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A life of fearlessness, passion & purpose: Indian climbers and their love for mountains

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By Shreya Upadhyaya

Chances are that you had never heard of Malli Mastan Babu until there were reports of a missing Indian mountaineer a few days back. The 40-year old breathed his last in the place he lived for – the mountains. Hailing from Nellore in Andhra Pradhesh, he was the first Indian to summit Mount Vinson Massif, the tallest peak in Antarctica. In 2005, he summitted Mount Kilimanjaro on January 20 in three and a half days.

“Mountains retained its favourite child” – a Facebook page, Rescue Malli Mastan Babu, announced on April 4, 2015 after Chilean teams found his body in the Andes range. Several expressed their grief on social media platforms and distraught friends and fellow mountaineers spoke about the inspiration that Malli has been. But in a country where cricket is the staple sport and in a world that doesn’t see very many mountaineers, Indian climbers like Malli continue to scale new heights (literally) one after the other. So what is it that keeps them going?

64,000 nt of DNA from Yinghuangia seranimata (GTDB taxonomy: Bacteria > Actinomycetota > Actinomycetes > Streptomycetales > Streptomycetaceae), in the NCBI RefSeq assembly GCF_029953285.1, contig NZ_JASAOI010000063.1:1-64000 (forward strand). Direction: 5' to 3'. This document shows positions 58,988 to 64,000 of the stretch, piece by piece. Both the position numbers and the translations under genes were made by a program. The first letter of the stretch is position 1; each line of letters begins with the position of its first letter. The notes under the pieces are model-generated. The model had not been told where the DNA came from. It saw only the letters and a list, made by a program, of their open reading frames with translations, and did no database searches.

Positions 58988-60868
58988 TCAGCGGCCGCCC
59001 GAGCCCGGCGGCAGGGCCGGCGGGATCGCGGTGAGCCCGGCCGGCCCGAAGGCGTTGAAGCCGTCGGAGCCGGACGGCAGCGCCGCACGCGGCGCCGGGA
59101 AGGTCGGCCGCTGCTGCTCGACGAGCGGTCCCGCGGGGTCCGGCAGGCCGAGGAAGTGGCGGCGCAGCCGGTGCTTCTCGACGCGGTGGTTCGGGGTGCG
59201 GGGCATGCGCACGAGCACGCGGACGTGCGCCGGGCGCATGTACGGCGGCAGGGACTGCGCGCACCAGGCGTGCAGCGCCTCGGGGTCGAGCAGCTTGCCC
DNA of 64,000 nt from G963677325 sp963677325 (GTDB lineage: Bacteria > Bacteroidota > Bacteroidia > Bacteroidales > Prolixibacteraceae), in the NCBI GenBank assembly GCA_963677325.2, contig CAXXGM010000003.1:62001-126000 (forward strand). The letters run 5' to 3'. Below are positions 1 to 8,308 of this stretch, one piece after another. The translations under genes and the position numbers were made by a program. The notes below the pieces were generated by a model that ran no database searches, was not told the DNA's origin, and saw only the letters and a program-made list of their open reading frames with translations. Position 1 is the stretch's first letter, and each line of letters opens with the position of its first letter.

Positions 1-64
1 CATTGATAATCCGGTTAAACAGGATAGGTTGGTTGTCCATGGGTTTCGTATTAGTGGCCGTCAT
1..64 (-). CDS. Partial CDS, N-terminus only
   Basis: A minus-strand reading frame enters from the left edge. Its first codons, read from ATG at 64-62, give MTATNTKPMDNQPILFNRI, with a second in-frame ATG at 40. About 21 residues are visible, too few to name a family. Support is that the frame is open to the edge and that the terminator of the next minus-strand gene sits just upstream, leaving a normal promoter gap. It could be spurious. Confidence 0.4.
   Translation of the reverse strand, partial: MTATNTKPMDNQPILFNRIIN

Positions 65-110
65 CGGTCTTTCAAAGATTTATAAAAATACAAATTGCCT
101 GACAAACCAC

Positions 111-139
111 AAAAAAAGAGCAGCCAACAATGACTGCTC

The one name that comes in mind when one thinks of mountaineers in India is Bachendri Pal, the first Indian female (and fifth female) to ascend the Mount Everest in 1984.

Bachendri was born into a rural working-class family in Uttarakhand and was one of seven children. Once she chose to be a professional mountaineer, Bachendri did not look back, despite stiff opposition from her family. Her persistence led her to guide an all-woman rafting expedition down the Ganges, covering about 1,500 miles. The Padma Shri awardee also led an all-woman team on a successful 2,500-mile transit of the Himalayas, beginning in Arunachal Pradesh and concluding at the Siachen Glacier. “If women are strong, the nation will be strong,” Bachendri has always maintained, adding that as citizens, each of us should be prepared to handle any situation instead of always depending on the army for help.